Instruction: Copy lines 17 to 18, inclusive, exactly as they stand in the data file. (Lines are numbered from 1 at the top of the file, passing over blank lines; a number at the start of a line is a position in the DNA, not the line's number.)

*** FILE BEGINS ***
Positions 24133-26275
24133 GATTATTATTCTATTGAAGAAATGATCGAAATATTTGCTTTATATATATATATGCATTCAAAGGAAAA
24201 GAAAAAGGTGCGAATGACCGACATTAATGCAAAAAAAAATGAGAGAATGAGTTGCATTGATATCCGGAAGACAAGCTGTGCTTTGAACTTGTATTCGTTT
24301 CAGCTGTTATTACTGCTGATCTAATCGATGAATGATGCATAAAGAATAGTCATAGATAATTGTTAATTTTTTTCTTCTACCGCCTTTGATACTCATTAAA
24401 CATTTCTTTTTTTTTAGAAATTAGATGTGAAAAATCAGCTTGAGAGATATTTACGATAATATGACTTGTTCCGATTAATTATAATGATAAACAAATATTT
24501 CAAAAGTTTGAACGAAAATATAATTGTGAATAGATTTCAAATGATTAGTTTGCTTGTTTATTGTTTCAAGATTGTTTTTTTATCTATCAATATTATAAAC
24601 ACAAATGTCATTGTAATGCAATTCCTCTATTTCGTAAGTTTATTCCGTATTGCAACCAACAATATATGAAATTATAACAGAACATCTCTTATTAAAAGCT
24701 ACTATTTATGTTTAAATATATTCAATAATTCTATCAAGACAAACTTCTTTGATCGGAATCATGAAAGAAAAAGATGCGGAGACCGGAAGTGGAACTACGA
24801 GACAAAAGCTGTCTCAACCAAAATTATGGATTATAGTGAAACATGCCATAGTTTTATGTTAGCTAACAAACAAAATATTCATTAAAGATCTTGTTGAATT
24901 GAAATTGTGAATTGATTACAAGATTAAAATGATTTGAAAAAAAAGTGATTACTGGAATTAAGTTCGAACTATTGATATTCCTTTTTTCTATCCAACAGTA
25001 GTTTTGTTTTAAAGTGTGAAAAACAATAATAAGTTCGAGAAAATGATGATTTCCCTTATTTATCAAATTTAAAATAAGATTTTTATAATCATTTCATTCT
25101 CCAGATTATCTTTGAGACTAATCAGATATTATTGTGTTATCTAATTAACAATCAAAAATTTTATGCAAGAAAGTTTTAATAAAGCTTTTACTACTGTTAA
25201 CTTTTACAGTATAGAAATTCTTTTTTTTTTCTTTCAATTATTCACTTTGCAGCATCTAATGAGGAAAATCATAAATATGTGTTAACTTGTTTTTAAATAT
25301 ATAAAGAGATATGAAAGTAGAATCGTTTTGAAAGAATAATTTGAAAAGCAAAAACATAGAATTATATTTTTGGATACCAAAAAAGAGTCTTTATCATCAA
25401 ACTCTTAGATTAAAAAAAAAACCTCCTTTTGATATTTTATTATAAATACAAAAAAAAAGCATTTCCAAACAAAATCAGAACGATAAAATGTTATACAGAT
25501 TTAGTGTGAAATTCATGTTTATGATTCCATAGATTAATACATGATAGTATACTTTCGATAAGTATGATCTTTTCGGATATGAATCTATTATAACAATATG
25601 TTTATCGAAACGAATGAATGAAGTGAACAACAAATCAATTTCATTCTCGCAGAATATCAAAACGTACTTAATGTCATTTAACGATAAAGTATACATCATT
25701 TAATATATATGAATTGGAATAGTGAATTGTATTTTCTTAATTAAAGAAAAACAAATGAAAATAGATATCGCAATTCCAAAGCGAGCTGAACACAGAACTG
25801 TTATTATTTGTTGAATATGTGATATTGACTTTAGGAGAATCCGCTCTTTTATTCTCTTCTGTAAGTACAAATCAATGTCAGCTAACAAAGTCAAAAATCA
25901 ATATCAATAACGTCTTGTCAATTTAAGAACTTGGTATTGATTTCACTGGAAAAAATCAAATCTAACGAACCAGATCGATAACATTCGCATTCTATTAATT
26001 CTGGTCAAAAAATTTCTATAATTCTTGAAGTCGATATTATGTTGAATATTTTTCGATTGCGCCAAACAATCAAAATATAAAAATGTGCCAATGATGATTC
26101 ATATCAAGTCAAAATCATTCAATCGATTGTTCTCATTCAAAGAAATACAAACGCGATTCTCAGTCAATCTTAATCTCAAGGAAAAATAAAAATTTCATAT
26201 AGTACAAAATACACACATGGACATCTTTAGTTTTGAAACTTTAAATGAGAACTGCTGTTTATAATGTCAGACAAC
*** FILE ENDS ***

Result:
25601 TTTATCGAAACGAATGAATGAAGTGAACAACAAATCAATTTCATTCTCGCAGAATATCAAAACGTACTTAATGTCATTTAACGATAAAGTATACATCATT
25701 TAATATATATGAATTGGAATAGTGAATTGTATTTTCTTAATTAAAGAAAAACAAATGAAAATAGATATCGCAATTCCAAAGCGAGCTGAACACAGAACTG